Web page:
In these circumstances, fishing came to be considered the lowest of the low professions, and so Jesus’ invitation was to join him in ushering in a whole new way of living, economically and otherwise.

I’m not suggesting that it wasn’t a “miracle on the beach.” It’s just that the miracle might not have been the sudden and surprising faith of these fishermen to sacrifice their stable and predictable lives and livelihoods. Instead, the miracle is that when regular folks are suffering and struggling under oppressive systems, God shows up in Jesus and invites them to enter a new life altogether and to participate in making that new life available to others too.

“Follow me,” Jesus says to them, “Follow me, and I will make you fish for people.” But what does he mean by that? What do the fishermen think they’re getting into when they drop their nets and follow Jesus?

It has certainly become a beloved phrase for Christians, often expressed in the non-inclusive language of becoming “fishers of men” and traditionally interpreted to indicate the vocation of “saving souls.”

But if we pay attention to the social context of the time, we might guess that these fishermen were likely not seriously concerned about their souls or others’ souls either. They were more likely concerned with the drudgery and struggle of their daily lives, the hunger and need of their families, and the sense of unfairness and hopelessness of their situation.

And if we pay attention to the roots of this metaphor about “fishing for people” in the Hebrew Bible, it might help us to understand what Jesus was calling them to and why they jumped at the invitation.

The prophet Jeremiah envisions YHWH “sending for many fishermen” in order to catch the wayward people of Israel, specifically “those who have polluted the land with idols” (Jer. 16:16-28).

The prophet Amos targets the elite classes of Israel, warning that YHWH will haul them away like sardines to judgment: “The time is surely coming upon you [who oppress the poor and crush the needy] when they shall take you away with hooks, even the last of you with fishhooks” (Am. 4:1f).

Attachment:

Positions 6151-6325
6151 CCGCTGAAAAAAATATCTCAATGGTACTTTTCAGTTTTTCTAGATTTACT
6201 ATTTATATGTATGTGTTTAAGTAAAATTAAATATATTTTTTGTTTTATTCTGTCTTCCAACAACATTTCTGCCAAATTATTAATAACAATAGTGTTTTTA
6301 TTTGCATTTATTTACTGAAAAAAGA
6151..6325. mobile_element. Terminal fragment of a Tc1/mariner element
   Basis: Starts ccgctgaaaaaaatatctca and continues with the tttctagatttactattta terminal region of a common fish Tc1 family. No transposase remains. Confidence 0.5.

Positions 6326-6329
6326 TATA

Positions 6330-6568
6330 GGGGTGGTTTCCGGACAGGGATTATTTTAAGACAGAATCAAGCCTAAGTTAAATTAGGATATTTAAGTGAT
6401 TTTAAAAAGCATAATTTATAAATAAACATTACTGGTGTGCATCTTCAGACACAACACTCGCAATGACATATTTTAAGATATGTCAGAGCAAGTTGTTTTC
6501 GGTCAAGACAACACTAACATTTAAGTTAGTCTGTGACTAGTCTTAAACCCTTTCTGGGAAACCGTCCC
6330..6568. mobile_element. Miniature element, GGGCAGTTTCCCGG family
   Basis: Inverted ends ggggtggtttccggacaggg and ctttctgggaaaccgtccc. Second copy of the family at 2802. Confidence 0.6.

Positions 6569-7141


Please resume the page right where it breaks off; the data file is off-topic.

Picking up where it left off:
And the most clearly anti-imperial version is found in Ezekiel’s rant against Pharaoh, denouncing the empire’s delusion that it “owns” the Nile. God vows to yank the “dragon” of Egypt right out of the River, “hook, line and sinker,” along with all the fish that it claims exclusive rights to (Ez. 29:3f).

I don’t know if Simon, Andrew, and the others would have known these references to fishing for people in which catching people on hooks is all about confronting them with their sin and stopping those in power from oppressing the poor by such things as stealing their fish.

But I expect that many of those who later read the story in the Gospel of Mark would recognize the metaphor and catch on to its meaning. These men are called to rise up from their low position in society and to work with Jesus in turning everything upside down, very much like in Mary’s Magnificat in which God brings down the powerful from their thrones and lifts up the lowly, filling the hungry with good things, and sending the rich away empty.

I have to say that this reading of the Gospel story probably makes it even harder for me to relate to the experience of those early disciples. First of all, it is hard for me to imagine giving up my job, my home, and my family to travel the country with an itinerant preacher, relying on the kindness and hospitality of strangers, and never quite knowing where I will be or what I will be doing the next day.

But as I think about this new information about their context, I am deeply aware of the privilege that I enjoy. I have a home and a full time job. I have money in the bank and investments growing for retirement. I don’t have to carefully calculate what I put in my basket at the grocery store because I know my credit card will cover it every time. And in recent months, I’ve become more and more aware of how my identity as a white, straight, middle-aged woman in Canada privileges me more than I ever imagined.